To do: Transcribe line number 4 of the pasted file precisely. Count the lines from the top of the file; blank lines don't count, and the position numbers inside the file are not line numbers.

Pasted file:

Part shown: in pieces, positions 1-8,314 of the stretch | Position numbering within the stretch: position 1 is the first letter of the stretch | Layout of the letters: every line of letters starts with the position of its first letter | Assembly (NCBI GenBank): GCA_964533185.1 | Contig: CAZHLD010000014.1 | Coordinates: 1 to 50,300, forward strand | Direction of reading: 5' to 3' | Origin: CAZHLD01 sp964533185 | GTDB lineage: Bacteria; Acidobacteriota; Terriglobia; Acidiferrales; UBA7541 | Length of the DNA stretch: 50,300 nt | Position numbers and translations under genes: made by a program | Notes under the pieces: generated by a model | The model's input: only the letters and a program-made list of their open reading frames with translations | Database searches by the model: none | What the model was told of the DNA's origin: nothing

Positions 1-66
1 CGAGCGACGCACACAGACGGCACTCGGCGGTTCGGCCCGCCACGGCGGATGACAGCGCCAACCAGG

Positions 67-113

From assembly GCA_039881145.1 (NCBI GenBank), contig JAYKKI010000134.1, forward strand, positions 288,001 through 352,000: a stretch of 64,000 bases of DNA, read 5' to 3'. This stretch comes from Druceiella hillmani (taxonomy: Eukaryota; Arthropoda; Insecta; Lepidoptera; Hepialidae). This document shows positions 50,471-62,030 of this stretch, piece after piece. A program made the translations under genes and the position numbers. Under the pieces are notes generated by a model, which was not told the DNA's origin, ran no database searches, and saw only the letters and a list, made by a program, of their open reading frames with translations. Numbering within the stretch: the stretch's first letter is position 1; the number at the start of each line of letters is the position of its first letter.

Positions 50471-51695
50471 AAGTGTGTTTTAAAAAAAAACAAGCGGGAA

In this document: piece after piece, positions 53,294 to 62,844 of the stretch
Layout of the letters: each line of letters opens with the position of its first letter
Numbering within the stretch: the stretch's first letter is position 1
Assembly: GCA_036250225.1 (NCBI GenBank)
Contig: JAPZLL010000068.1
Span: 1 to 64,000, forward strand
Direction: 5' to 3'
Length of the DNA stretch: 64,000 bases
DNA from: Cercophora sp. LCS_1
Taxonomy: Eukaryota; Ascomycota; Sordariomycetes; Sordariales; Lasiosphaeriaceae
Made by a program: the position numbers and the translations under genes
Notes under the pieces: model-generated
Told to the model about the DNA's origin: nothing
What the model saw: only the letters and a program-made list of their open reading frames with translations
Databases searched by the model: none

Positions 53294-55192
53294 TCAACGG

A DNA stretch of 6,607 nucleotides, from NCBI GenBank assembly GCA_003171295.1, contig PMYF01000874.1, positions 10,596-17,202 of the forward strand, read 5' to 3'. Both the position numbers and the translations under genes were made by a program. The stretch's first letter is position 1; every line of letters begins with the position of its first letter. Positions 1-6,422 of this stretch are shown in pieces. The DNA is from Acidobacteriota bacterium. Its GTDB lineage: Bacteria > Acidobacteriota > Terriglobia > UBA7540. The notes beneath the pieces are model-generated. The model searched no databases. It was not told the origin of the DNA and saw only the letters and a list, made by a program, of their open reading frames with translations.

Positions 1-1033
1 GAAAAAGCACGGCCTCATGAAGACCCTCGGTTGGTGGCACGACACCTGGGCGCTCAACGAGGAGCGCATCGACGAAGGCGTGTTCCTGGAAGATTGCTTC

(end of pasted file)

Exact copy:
Positions 67-113